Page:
Investors are buying condo buildings

Posted8/6/2022 7:00 AM

Q. I live in a condominium. The association is fielding offers from prospective purchasers to buy the entire condominium property. The offers are for a lump sum for the entire property. How would each owner's portion of the purchase price be determined?

A. The sale of an entire condominium property is addressed in Section 15 of the Illinois Condominium Property Act. The typical purchase contract allocates purchase price among the unit owners based on each unit's percentage of ownership in the common elements.


However, any unit owner who did not vote in favor of the sale of the property may avail themselves of a procedure that would entitle such owner to receive from the proceeds of such sale an amount equivalent to the greater of the value of his or her interest as determined by a fair appraisal, less the amount of any unpaid assessments or charges due and owing from such unit owner; or the outstanding balance of any bona fide debt secured by the objecting unit owner's interest which was incurred by such unit owner in connection with the acquisition or refinance of the unit owner's interest, less the amount of any unpaid assessments or charges due and owing from such unit owner.

The value of the interest of a unit owner who did not vote in favor of the sale of the property, and who challenges the proposed allocation of the purchase price as it relates to their unit, may need to be established by an appraiser.

A sale of the entire condominium property does require unit owner approval. As such, the manner in which the allocation of the purchase price will be done is an issue for the ownership to consider in making a decision.

These sales of entire condominium properties continue to have steam in the Chicago area.

Q. A couple of owners in our association leave their empty garbage cans at the curb for many days after the weekly pickup by the local waste hauler. Our town does have an ordinance requiring garbage cans to be removed from the curb and stored the evening of the garbage pickup. Does the association have any remedies?

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A. The typical declaration of covenants for an association includes a provision that prohibits an owner from doing anything that is in violation of law or ordinance. The violation of the municipal ordinance regarding waste containers would constitute a violation of such a covenant. In a situation like this, I would suggest that the board of directors of the association issue a friendly reminder to residents about the ordinance and the requirement to remove the garbage cans by the evening of the waste pick up.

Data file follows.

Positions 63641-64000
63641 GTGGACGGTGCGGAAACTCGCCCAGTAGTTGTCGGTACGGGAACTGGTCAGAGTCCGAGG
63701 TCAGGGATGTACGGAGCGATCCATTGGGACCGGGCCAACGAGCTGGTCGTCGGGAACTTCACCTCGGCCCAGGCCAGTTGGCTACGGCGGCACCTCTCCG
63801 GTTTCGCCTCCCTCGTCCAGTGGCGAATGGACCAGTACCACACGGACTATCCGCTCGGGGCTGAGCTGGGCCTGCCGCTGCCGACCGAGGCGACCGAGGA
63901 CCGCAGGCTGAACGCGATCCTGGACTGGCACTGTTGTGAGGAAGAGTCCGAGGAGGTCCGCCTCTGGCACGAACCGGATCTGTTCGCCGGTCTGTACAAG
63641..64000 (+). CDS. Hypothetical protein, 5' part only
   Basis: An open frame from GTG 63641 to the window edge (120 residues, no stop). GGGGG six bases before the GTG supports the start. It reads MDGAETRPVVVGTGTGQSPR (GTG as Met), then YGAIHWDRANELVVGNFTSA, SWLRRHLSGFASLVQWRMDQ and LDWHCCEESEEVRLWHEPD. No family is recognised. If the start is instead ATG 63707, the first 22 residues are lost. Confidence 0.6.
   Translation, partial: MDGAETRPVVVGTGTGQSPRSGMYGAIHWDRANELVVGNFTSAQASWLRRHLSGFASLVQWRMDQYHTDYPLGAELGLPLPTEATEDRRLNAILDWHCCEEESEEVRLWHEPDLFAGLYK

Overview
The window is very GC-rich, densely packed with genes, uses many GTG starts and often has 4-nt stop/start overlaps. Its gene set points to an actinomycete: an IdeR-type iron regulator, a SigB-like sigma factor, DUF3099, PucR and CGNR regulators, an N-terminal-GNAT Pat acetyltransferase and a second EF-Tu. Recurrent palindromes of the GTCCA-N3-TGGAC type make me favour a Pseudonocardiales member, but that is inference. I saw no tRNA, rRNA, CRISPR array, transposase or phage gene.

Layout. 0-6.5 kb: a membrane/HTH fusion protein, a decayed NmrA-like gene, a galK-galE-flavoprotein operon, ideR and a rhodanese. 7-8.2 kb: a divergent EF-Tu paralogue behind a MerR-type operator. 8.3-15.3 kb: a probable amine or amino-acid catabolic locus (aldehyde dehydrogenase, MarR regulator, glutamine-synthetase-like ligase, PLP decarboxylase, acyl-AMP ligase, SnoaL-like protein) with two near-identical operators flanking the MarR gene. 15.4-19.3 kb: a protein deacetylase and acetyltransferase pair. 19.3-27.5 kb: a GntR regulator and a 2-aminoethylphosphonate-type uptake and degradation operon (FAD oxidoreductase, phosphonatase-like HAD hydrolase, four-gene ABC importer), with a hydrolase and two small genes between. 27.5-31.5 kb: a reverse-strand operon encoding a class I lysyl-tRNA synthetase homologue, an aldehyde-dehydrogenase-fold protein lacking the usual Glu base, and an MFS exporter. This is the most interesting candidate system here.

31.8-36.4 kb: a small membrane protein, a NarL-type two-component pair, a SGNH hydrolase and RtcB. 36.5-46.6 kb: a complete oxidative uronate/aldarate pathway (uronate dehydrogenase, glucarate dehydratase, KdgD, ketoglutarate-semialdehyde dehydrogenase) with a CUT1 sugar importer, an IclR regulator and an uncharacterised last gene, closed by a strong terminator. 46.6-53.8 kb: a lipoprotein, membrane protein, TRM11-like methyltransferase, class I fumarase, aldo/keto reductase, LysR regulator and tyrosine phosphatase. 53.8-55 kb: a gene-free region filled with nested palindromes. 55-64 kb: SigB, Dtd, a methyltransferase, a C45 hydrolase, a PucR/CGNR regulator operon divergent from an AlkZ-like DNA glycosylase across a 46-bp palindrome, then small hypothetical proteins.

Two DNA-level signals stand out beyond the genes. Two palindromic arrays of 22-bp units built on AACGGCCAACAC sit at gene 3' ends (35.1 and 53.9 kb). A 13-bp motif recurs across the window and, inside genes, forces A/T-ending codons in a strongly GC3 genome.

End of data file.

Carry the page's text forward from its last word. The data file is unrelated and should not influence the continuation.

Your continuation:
If that does not work, the board could consider levying a fine against these owners for this violation. A fine could only be levied though after the board issues a written notice of violation to the offending owners and provides them with an opportunity for a hearing.

Q. A television production company wants to film a portion of an episode of a popular television show in the lobby of our condominium building. The owners think this would be exciting. Can the association's board approve this?

A. The board of an association can enter into a contract to permit a production company to film in the common elements/area of the association. However, like other contracts, the board should have the agreement between the association and the production company reviewed by counsel. These agreements are generally rather sparse, and do need to be "tweaked" to level the playing field.

• David M. Bendoff is an attorney with Kovitz Shifrin Nesbit in the Chicago suburbs. Send questions for the column to him at The firm provides legal service to condominium, townhouse, homeowner associations and housing cooperatives. This column is not a substitute for consultation with legal counsel.

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